Last Updated on Tuesday, 9 March, 2021 at 9:38 am by Andre Camilleri
A European Commission proposal for pay transparency will mean that companies will have to publish what their gender pay gaps are, and it is only for objective reasons such as those related to productivity that they can pay men and women differently, European Commissioner Helena Dalli explained during a webinar organised on Monday.
The webinar was by the European Commission itself in collaboration with The Malta Independent on the occasion of International Women’s Day and can be viewed in full below.
The European Commission last week presented a proposal on pay transparency to ensure that women and men in the EU get equal pay for equal work. A political priority of President von der Leyen, the proposal sets out pay transparency measures, such as pay information for job seekers, a right to know the pay levels for workers doing the same work, as well as gender pay gap reporting obligations for big companies.
The proposal also strengthens the tools for workers to claim their rights and facilitates access to justice. Employers will not be allowed to ask job seekers for their pay history and they will have to provide pay related anonymised data upon employee request. Employees will also have the right to compensation for discrimination in pay.
European Commissioner for Equality Helena Dalli was the main speaker for the webinar, while the Malta Employers’ Association Joe Farrugia, DIER’s Diane Vella Muscat, the Chamber of Commerce’s Marisa Xuereb, and the General Workers’ Union’s Josef Bugeja were all panellists for the ensuing discussions.
Elena Grech, Head of Representation of the European Commission, opened the webiner while Rachel Attard moderated the panel.
Explaining the Commission’s proposal, Dalli said that this is part of a strategy for tangible change towards gender equality by 2025 adopted by the Commission a bit before the pandemic stuck. The relevance of this strategy, Dalli said, has now increased.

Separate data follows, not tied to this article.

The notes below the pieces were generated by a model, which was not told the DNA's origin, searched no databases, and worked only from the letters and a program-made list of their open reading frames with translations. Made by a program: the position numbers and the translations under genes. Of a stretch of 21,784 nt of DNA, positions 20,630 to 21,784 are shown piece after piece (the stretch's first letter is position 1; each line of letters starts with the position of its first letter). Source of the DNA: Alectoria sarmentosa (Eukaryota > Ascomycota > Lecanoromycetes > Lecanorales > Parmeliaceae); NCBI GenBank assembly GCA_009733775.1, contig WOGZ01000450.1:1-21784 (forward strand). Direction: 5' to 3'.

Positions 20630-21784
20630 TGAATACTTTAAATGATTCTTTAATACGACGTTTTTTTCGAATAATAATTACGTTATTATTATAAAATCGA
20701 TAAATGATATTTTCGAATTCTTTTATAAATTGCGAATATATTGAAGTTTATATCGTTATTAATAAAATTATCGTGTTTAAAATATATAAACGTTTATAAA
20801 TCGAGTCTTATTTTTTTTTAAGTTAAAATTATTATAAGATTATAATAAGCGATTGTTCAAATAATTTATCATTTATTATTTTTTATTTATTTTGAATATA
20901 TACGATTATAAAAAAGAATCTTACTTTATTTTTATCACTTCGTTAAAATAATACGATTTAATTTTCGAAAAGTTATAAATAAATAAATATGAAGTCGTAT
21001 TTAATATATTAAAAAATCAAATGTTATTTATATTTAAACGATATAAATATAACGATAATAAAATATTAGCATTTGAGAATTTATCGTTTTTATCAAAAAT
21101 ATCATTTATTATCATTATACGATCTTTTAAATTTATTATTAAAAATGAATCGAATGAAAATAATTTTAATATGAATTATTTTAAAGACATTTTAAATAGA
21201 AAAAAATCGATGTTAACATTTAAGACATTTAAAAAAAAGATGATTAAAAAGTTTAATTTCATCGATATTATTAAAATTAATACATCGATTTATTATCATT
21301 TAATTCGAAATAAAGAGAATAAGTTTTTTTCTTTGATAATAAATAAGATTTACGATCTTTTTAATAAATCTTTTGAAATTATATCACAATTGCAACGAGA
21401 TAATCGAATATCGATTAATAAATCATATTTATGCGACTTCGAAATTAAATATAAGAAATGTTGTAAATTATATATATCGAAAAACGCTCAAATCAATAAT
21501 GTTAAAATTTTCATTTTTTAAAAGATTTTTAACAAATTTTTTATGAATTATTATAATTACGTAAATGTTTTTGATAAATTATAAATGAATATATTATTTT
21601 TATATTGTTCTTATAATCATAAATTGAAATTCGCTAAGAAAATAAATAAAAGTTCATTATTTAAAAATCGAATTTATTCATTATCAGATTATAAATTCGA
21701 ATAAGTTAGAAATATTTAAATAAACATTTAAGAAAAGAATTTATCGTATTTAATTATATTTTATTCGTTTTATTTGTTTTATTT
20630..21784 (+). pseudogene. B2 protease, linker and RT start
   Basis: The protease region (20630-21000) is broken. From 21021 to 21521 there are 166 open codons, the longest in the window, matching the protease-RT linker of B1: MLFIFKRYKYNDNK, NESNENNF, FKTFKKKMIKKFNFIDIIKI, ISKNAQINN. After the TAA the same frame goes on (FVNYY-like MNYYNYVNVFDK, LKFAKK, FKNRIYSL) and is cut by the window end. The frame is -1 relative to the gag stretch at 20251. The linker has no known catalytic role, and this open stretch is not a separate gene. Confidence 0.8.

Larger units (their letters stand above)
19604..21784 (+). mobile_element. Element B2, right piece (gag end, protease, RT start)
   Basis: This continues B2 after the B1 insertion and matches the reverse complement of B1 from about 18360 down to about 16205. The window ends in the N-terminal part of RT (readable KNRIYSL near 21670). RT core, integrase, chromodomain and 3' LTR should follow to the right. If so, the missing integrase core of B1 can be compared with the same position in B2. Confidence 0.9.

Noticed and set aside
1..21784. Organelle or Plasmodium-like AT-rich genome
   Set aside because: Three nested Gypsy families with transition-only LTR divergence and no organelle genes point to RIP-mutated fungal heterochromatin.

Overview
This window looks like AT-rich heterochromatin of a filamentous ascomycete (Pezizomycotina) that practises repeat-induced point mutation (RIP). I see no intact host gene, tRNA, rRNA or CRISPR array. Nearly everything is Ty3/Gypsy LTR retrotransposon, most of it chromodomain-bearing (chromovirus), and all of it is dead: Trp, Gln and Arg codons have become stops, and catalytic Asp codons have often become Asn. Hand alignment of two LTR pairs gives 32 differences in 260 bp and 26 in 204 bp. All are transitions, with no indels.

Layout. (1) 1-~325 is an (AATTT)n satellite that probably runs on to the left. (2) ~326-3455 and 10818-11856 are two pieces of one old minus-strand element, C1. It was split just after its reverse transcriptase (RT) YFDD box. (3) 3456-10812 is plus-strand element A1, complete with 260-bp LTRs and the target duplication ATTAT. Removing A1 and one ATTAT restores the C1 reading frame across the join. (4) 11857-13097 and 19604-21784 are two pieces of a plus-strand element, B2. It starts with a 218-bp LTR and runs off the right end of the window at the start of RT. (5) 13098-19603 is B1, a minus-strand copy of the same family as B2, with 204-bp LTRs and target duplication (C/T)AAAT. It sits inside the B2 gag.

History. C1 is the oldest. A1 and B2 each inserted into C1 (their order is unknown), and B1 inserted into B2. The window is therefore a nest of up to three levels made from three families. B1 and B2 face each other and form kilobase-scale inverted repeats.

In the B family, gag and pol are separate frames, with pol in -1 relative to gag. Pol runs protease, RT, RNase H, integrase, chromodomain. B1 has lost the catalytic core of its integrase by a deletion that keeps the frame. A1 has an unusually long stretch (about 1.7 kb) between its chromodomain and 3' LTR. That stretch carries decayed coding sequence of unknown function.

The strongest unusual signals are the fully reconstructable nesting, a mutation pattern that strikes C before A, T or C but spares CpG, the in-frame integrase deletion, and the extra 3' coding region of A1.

The proposals will require major companies to declare differences in pay between genders and remedy when the difference in such a pay is not justified.
It will not make companies publish all individual salaries and it will not mean that all pays must suddenly become the same. She said that there can be differences, but only if they are for objective reasons – such as, for instance, productivity – and not directly related to gender.
On their part, the panellists expressed positive words towards the proposed reform.
Xuereb said that while she agrees, this is only a small part of dealing with the gender pay gap – to which Dalli replied that this is indeed a small part and that there are other issues which must be, and which are being, handled such as, for example, the gender pension gap.
Bugeja also agreed with the proposal, saying that it addresses part of the problem where there are discrepancies based on gender discrimination – and he noted that the union has seen cases of this.
Vella Muscat meanwhile also expressed positivity towards the reform, and said that it will complement another directive on transparency on the workplace which Malta must implement by next year.
Farrugia meanwhile said that the idea is a good one on the basis that every discrimination or differing pay scale which is not based on objective elements must be condemned.
Bugeja said that there have been cases where employers outright told the union that a pay difference for work of the same value was because the worker was a woman – something which they took up to the tribunal and won.
He said that a positive aspect of this proposal is that it is the employer who needs to prove that there is no discrepancy, not the employee.
Farrugia meanwhile said that the biggest element that can cause worry is this onus of proof on the employer – not because of these particular circumstances, but because this onus may spread to other things.
He said that the fact that the proposal provides for objective differences in pay is important, as for all we know there may be cases where woman are paid more than men on this basis.
As the debate continued, Vella Muscat noted that the difficulty in such a directive is that there may be different offshoots – such as when workers are sub-contracted to join a particular company but end up earning less than the employees of that particular company – which have to be regulated as well.
Dalli observed that the proposal – which is still just that as it has to go through the European Parliament and Council – will set a minimum standard, and it is then up to the respective governments to implement them in the most effective manner.
The information which would be made public, Dalli explained, is pertaining to the gender pay gap of that said company, not what each individual earns.
Vella Muscat observed that once the directive comes out, every company has to implement it. They have two years to discuss it with stakeholders and implement it, with the biggest challenge being to strike a balance between employers and employees in this regard.